Federal regulators are planning to launch a broad new review of whether over-the-counter cold medicines are safe and effective for children under 12. The Food and Drug Administration said yesterday that it will hold public hearings on the medications in October, the first step in what will likely be a long study that could lead to stricter age guidelines, changes in formulas and recommended dosages, and the removal of some products from the market, said...
BUSINESS
By Gregory Karp and Gregory Karp,The Morning Call in Allentown, Pa | May 4, 2008
People who regularly take prescription drugs know generics are a lot cheaper and generally as effective. But what many people might not know is that generic over-the-counter medications are a good deal, too. Store brands from chain drugstores, large discounters and warehouse clubs have the same active ingredients as name brands and must gain approval by the Food and Drug Administration, just like the brands that are household names. So for medications, pain relievers, cough and cold remedies, vitamins and even first-aid supplies, consider buying store brands to save money.
NEWS
By Jonathan D. Rockoff and Jonathan D. Rockoff,Sun reporter | January 18, 2008
WASHINGTON -- The government issued its strongest warning yesterday about the dangers of cough and cold medicines for infants, urging parents to stop giving the over-the-counter remedies to children 2 and younger. The Food and Drug Administration released the warning out of fear that many parents have continued treating sick infants with popular pediatric cold products despite a flurry of recent reports on dangerous or fatal side effects. Recent surveys showed that a majority of parents still think it's OK to give the medicines to young children without consulting a doctor.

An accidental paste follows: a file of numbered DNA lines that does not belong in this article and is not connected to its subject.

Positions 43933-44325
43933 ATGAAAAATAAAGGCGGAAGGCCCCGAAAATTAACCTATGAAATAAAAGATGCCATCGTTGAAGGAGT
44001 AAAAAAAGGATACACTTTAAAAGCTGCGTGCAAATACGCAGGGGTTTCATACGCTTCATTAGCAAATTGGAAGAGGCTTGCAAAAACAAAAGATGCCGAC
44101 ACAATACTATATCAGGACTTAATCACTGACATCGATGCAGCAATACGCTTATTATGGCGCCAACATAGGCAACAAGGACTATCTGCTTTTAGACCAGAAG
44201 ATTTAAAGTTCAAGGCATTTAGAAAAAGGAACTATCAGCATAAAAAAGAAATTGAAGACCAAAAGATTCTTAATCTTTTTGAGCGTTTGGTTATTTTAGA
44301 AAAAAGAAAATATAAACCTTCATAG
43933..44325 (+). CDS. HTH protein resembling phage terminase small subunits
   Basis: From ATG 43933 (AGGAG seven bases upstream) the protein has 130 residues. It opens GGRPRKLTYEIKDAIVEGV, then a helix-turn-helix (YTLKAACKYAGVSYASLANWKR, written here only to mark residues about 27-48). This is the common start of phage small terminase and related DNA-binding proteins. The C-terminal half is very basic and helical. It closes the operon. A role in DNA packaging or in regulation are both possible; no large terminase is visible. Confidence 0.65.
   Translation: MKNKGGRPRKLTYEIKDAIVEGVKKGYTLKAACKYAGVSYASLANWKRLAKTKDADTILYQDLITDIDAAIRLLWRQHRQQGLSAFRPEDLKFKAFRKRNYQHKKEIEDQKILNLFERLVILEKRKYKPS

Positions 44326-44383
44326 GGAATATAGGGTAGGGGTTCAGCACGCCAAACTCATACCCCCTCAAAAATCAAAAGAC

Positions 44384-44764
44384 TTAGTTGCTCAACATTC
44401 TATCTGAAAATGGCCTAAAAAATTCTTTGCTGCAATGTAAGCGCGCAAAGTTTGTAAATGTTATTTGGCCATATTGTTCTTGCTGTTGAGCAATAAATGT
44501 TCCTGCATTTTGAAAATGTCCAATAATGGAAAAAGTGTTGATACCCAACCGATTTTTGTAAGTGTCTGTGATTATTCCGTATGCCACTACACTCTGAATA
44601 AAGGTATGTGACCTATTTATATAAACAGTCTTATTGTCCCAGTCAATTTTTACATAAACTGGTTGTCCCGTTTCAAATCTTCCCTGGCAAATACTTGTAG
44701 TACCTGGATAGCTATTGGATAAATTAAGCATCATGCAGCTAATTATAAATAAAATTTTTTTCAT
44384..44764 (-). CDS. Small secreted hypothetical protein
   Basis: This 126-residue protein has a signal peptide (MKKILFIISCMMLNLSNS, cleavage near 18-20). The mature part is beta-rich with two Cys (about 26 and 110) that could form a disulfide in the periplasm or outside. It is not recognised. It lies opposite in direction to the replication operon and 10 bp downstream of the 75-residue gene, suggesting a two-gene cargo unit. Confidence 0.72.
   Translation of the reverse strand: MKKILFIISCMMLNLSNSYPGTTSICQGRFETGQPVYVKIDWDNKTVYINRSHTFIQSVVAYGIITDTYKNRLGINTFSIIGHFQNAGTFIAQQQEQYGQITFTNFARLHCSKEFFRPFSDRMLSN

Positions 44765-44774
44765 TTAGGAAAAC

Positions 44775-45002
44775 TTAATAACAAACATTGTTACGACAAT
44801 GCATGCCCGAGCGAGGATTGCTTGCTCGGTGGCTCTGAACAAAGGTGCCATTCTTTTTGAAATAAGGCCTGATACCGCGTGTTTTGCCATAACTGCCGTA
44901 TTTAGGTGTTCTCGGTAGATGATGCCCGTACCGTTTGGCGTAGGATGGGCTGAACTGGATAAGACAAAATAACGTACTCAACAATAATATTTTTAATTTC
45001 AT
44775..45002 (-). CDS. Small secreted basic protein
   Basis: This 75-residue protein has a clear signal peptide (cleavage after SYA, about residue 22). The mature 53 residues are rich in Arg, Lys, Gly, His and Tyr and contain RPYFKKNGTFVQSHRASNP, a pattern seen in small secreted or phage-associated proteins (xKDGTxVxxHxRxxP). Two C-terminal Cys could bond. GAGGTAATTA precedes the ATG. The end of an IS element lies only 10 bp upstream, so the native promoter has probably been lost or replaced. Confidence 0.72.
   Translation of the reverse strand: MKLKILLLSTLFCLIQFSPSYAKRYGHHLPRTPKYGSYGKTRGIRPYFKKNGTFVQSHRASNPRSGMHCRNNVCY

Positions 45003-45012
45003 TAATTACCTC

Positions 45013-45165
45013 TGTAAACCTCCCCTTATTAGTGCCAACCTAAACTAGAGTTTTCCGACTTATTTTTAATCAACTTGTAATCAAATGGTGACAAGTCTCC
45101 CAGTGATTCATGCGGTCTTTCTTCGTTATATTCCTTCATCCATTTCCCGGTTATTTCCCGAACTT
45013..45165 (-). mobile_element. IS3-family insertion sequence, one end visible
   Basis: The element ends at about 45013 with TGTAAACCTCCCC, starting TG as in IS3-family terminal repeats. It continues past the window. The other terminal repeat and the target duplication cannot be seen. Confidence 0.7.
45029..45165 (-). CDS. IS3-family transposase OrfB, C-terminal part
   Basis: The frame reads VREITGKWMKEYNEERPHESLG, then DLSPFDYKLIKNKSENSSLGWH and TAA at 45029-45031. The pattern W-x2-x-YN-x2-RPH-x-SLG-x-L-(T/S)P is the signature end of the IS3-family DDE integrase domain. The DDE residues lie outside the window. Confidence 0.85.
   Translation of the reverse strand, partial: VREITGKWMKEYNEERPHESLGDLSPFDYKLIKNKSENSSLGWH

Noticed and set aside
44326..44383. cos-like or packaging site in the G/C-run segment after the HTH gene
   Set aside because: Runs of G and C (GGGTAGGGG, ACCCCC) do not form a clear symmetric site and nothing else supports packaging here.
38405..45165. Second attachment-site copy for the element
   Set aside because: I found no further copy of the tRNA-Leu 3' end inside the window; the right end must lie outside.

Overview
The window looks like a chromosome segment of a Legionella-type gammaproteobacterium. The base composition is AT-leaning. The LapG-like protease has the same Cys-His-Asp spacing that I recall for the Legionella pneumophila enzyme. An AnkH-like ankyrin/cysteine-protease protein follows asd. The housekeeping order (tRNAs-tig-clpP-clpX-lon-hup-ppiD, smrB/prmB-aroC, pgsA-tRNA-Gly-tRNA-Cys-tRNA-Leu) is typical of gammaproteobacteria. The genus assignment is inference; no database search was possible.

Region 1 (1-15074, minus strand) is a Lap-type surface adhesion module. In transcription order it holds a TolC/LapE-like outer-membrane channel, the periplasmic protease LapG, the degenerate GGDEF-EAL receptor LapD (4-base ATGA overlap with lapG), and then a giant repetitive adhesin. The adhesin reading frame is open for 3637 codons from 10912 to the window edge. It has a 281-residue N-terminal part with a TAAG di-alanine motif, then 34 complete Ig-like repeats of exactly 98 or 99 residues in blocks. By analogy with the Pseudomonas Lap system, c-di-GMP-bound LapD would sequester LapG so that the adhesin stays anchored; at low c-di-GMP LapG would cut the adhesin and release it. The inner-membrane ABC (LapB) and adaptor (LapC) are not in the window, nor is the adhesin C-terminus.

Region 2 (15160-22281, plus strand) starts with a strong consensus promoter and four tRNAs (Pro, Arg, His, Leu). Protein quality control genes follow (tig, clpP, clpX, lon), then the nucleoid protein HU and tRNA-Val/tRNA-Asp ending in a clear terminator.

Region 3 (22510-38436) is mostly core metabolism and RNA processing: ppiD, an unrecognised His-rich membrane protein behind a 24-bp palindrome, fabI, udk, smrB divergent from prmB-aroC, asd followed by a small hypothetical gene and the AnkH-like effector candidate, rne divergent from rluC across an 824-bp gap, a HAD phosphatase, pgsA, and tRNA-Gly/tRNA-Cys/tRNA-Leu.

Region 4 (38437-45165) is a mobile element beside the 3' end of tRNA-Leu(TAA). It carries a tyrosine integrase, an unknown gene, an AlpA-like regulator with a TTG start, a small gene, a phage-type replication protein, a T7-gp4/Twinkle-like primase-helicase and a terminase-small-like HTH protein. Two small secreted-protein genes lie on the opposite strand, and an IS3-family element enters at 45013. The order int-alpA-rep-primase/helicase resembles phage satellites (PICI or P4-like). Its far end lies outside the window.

NEWS
By Jeremy Manier and Judith Graham and Jeremy Manier and Judith Graham,CHICAGO TRIBUNE | February 8, 2007
In a move that will expand dieters' access to a drug that has shown modest benefits and potentially embarrassing side effects, the U.S. Food and Drug Administration gave the OK yesterday for over-the-counter sales of orlistat, the first federally approved diet pill available without a prescription. Previously released in a stronger prescription form called Xenical, the nonprescription drug will be marketed by drugmaker GlaxoSmithKline PLC, which plans to call it Alli. Consumers hoping for a miracle weight-loss product are likely to be disappointed.
BUSINESS
By Tricia Bishop and Tricia Bishop,SUN REPORTER | December 21, 2006
Neuralstem Inc., a Rockville company hoping to develop fetal stem cell research into treatments for central nervous system diseases, expects to begin trading shares on the over-the-counter bulletin board today. It will be the second Maryland stem-cell company to go public this year. In August, Baltimore's Osiris Therapeutics Inc., which uses stem cells donated from adult volunteers and has one product on the market, began trading on Nasdaq. The stock has more than doubled since the initial offering and closed at $26 yesterday, up 96 cents from the day before.
NEWS
By DENNIS O'BRIEN and DENNIS O'BRIEN,SUN REPORTER | August 4, 2006